What are inherited high cholesterol disorders?
The most frequently-occurring inherited cholesterol disorder is familial hypercholesterolaemia (FH). FH is an inherited disorder of cholesterol metabolism leading to premature coronary heart disease. 1 in 500 West Australians have FH but 80% of cases are not diagnosed. The early diagnosis and treatment of FH can delay or prevent the onset of Coronary Heart Disease.
Can FH be treated and what are the benefits of treatment?
If treated effectively, cholesterol levels can be reduced to near normal, and the risk of premature heart attack substantially reduced.
Such treatment has been shown to result in regression of coronary artery disease and reduced heart-related illnesses in both men and women with FH. These benefits of treatment are likely to be greater if treatment is begun early in life.
How can FH be detected?
Detection of FH is possible through the measurement of cholesterol in the relatives of those who are affected with FH. Elevated blood cholesterol levels are found in about 50% of family members, while the other 50% have normal cholesterol levels and do not have FH. It is very important to detect the presence of FH in children and young adults in order to institute treatment as early in life as possible.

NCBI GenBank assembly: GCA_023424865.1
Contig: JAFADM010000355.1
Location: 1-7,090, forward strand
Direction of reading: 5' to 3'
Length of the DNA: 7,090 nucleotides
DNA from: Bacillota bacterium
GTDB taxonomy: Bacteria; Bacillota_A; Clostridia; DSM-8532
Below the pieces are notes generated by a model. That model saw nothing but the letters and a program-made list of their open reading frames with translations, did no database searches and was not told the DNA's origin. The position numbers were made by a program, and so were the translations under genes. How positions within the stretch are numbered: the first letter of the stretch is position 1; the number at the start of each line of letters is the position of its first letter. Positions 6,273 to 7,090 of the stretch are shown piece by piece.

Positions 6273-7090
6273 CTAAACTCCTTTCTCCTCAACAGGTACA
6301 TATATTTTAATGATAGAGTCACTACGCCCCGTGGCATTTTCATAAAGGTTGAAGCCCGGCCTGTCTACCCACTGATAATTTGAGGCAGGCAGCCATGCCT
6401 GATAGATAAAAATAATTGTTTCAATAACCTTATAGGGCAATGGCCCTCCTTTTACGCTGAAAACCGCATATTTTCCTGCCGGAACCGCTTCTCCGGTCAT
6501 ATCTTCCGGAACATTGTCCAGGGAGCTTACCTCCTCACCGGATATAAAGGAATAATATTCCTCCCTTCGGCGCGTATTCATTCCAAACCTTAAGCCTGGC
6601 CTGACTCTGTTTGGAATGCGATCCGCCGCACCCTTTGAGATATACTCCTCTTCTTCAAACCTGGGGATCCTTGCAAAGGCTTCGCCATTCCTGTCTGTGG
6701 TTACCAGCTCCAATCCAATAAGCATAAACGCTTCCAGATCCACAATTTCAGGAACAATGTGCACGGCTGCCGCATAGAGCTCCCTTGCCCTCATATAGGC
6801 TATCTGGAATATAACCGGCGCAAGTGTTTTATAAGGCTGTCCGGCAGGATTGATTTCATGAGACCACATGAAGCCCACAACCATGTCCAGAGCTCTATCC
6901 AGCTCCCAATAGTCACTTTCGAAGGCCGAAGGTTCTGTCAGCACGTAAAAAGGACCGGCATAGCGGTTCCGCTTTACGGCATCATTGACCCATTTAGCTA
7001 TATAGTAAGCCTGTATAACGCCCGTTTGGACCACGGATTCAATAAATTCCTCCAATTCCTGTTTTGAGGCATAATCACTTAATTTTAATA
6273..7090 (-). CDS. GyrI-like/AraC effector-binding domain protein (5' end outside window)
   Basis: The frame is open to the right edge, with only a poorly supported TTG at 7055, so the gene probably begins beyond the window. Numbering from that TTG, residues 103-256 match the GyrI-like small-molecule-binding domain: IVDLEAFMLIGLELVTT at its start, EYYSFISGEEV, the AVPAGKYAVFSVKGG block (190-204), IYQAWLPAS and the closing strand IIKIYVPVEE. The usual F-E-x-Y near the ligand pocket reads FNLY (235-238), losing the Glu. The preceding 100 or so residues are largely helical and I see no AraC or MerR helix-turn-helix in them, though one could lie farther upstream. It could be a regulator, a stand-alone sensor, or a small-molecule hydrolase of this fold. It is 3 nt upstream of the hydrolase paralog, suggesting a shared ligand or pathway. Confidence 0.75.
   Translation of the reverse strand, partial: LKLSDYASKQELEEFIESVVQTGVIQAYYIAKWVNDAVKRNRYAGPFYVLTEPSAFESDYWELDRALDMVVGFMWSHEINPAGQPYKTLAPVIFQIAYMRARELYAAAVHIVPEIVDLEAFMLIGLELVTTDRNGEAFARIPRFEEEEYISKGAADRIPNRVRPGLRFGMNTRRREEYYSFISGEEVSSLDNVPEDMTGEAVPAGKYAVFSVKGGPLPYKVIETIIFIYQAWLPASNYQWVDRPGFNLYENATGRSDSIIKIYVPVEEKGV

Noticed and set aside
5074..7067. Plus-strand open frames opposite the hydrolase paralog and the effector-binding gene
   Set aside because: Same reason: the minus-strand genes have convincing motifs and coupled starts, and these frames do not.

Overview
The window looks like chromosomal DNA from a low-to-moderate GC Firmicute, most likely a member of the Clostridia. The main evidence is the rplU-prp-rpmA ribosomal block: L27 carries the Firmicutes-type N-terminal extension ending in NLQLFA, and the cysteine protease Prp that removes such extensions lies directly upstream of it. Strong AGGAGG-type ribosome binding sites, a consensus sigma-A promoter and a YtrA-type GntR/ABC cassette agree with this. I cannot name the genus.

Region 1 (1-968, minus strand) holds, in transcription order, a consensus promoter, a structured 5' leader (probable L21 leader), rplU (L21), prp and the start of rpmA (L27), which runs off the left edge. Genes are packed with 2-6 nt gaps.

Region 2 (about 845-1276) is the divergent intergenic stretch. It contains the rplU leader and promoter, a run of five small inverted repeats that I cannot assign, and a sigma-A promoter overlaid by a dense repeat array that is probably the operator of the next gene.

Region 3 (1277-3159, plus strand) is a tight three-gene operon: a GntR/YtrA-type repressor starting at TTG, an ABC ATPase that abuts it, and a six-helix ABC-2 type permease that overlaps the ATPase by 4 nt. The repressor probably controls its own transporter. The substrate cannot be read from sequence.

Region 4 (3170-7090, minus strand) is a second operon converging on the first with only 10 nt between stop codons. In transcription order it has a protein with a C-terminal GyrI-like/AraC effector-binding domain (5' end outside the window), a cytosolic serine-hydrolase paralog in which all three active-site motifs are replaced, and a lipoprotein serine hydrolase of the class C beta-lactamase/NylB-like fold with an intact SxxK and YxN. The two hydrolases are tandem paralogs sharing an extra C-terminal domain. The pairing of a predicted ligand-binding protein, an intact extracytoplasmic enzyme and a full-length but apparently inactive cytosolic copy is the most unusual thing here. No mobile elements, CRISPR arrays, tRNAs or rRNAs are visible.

How is FH inherited?
Because the gene for FH is a dominant gene, relatives with FH will pass the condition on to their children of whom, on average, 50% will be affected and 50% will be normal. The key to the diagnosis of FH lies in the family tree. One side of the family will have had several members affected by premature death from either heart attack or sudden death from unknown cause (presumed heart attack).
Information Source: The Australian Atherosclerosis Society. Inherited high cholesterol disorders. http://www.athero.org.au/FH/Site/GenInfo/inhighcholesterol.htm.